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In Alaska, a specially trained unit with the Army National Guard has taken on a relatively new domestic role. An element of the 1st Battalion, 207th Aviation Regiment recently stepped into a multi-mission role dedicated to search-and-rescue (SAR), air medical, hoist rescue and firefighting, for the citizens of the state.
This move comes as a result of the Army restructuring initiative (ARI), a program which began in 2014 aimed at upgrading capabilities, increasing efficiency and reducing costs across the Army’s active duty, Guard and Reserve aviation fleet.
Prior to ARI, the 207th was an air assault battalion operating mostly Sikorsky UH-60 Black Hawk helicopters. Their primary mission was support for ground troops in combat, troop and cargo movement and external load operations.
In the restructure, the National Guard and Army Reserves transferred most of their Boeing AH-64 Apache helicopters to active-duty units. In turn, the Guard and Reserves received additional Sikorsky UH-60 Black Hawks, as well as Boeing CH-47 Chinooks and Eurocopter (now Airbus) UH-72 Lakotas.
For the 207th, the fleet of utility and cargo airframes brought about a force structure change. This meant a move away from being strictly an air-assault battalion to a dual role as an air-assault and general-aviation battalion.
While the 207th still has elements tasked with troop support, the 207th Medevac Unit, Golf Company, now as a general aviation battalion, transitioned to a dedicated SAR/medevac unit.
“The Alaska Guard team has performed many of these roles — SAR, firefighting, casevac — for decades,” Lt. Col. Michele Edwards, the Alaska state Army aviation officer, and former battalion commander of the 207th, explained. “The difference is that we have a dedicated medevac unit that, in its wartime mission, is required to perform medevac, including hoist and SAR. With the federal mission training requirements of the new medevac unit, we can utilize those skill sets and equipment to benefit the State of Alaska when we are stateside.”
Based in Anchorage at Bryant Army Airfield on Joint Base Elmendorf-Richardson (JBER), Golf Company, branded Alaska Air Ambulance (AAA), has become a valuable public safety resource for SAR and civil emergencies all throughout the state.
In addition to Bryant Airfield, there are four remote Army Aviation Operating Facilities (AAOF), strategically located across the state. Three of the four remote facilities are located off of the road system, meaning the only way in or out of these communities is via air or waterway transport. This allows the Guard to train for their federal mission while positioning aircraft and assets that can also support the state and local community during periods of high probability for emergencies.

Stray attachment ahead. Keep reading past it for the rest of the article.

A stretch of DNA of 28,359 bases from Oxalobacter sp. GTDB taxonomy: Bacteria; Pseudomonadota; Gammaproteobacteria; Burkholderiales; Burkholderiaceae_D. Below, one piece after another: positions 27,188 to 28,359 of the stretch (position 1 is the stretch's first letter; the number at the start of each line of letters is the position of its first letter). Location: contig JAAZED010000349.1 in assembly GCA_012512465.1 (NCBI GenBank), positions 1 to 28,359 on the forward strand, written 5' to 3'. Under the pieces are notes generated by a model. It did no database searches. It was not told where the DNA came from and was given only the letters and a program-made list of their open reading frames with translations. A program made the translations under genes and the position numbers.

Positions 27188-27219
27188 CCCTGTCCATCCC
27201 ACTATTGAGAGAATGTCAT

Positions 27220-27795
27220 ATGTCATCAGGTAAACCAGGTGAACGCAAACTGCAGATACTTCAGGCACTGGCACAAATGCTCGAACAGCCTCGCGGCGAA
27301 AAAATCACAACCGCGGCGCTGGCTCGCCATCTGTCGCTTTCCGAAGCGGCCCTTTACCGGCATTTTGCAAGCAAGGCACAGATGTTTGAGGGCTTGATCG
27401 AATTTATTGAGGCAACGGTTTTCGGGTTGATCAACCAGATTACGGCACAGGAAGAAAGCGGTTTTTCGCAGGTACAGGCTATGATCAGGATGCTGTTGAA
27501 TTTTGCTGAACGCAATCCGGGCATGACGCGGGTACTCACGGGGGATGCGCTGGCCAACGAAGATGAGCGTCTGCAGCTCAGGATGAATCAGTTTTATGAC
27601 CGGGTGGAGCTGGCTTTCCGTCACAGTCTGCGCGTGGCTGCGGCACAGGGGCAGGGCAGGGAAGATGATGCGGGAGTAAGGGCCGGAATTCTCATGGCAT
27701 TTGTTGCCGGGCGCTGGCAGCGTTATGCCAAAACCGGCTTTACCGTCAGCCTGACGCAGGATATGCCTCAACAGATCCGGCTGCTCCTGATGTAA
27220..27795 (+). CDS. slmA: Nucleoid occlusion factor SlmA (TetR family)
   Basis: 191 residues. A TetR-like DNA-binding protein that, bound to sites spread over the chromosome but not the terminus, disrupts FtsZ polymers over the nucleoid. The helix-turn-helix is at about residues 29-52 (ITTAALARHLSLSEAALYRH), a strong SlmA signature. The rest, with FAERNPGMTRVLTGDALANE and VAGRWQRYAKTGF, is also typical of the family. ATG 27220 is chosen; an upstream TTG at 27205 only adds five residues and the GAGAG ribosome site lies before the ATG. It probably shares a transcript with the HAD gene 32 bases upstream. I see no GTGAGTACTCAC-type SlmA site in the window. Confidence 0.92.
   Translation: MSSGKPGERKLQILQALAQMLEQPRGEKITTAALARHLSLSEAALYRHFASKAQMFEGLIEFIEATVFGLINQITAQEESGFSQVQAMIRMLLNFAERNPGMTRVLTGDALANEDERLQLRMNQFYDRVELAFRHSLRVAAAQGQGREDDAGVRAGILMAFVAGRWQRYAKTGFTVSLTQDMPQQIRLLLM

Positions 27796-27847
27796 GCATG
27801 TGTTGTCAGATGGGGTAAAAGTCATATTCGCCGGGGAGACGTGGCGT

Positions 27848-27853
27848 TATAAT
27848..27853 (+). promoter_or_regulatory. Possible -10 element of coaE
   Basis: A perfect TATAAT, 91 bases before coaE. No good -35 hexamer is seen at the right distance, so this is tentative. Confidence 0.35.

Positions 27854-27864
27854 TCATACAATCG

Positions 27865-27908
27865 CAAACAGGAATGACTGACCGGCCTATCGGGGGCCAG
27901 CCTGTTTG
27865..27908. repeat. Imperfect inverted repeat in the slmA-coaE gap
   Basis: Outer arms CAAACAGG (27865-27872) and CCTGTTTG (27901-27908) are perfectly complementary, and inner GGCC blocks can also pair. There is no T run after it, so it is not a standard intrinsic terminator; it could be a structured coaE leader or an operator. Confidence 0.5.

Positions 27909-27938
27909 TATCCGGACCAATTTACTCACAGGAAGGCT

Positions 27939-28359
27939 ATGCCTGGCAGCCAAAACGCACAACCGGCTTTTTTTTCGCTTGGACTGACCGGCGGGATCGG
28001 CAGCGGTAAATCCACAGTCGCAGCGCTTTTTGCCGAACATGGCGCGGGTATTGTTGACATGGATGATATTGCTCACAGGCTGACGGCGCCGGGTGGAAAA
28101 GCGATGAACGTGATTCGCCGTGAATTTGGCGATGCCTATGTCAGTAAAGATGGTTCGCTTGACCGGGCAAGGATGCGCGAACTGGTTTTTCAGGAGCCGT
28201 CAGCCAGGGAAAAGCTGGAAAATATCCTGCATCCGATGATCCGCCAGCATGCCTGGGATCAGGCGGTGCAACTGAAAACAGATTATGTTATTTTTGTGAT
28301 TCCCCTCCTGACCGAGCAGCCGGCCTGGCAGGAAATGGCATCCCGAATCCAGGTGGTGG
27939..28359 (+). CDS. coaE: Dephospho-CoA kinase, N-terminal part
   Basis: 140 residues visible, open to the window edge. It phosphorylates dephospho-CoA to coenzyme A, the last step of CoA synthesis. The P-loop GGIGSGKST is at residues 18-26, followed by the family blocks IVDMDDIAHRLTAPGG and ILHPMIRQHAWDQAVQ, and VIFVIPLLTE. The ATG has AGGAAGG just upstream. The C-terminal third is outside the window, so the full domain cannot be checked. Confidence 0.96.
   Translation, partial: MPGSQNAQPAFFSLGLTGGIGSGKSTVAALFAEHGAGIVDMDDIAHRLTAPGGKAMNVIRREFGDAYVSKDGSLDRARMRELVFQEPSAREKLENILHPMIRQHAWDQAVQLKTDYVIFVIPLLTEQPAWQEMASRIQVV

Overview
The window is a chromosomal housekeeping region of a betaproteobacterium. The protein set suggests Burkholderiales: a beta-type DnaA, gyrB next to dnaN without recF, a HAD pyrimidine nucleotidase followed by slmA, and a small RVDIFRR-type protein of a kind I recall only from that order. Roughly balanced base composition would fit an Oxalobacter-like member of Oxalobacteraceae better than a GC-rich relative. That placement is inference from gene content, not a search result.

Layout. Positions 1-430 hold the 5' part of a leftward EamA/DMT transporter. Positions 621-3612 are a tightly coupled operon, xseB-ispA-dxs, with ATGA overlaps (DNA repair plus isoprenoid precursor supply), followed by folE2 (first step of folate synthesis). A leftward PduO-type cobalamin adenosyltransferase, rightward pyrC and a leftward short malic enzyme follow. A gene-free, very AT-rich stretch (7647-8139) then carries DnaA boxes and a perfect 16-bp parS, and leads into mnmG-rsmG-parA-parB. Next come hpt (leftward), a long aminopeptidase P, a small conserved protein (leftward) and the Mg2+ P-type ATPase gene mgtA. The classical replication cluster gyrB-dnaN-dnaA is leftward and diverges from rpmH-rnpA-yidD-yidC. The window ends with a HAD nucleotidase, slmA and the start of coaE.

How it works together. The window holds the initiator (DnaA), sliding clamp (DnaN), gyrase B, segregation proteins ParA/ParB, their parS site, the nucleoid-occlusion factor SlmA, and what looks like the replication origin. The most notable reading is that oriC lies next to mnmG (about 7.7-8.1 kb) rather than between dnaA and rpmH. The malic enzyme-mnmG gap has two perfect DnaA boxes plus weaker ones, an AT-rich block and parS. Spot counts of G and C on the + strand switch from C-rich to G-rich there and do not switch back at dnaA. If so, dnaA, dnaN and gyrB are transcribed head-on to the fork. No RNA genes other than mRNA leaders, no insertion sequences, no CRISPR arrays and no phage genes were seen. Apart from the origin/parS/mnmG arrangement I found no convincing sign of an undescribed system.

The 207th is presently operating 14 UH-60 Black Hawks: eight UH-60L models and six HH-60Ms, the medevac variant of the Black Hawk. All UH-60s are equipped with external Breeze Eastern rescue hoists.
The HH-60Ms are in air-medical configuration with onboard oxygen, suction and four-patient bedpans. They are, however, 2,000 pounds heavier than the “L-model” and provide less rear cabin space.
Serious Alaska SAR
The Alaska Department of Public Safety (DPS) state troopers are responsible for coordinating search-and-rescue throughout the state. They augment trooper manpower utilizing a large network of regional SAR professionals: wilderness and mountain SAR teams, Borough SAR, canine search teams, Civil Air Patrol and the National Park Service.
The Alaska Rescue Coordination Center (RCC) based at JBER and the Juneau RCC handle the coordination for SAR support from Department of Defense and United States Coast Guard assets in Alaska. The multi-mission capabilities of AAA make them a valuable addition to this pool.
For locals and visitors alike, the allure of Alaska is the outdoor lifestyle, experiencing all nature has to offer. For some, it’s about fishing and hunting, for recreation or personal subsistence. Others seek more physically demanding pursuits such as mountaineering, ice climbing, glacier trekking or overland expeditions via ATV or snow machine.
Regardless, Alaska can be treacherous and unpredictable. Even those seemingly experienced and well prepared can become a victim. The Alaska Search & Rescue Association (ASARA) website states, “On any given day in Alaska, someone will go missing. In Alaska over the last five years, a person or group was reported missing or overdue an average of once every 12 hours. Whether it is an overdue hiker familiar with the terrain or a first-time visitor to Alaska unprepared for the capricious weather, emergency personnel in Alaska are on constant alert for search and rescues.”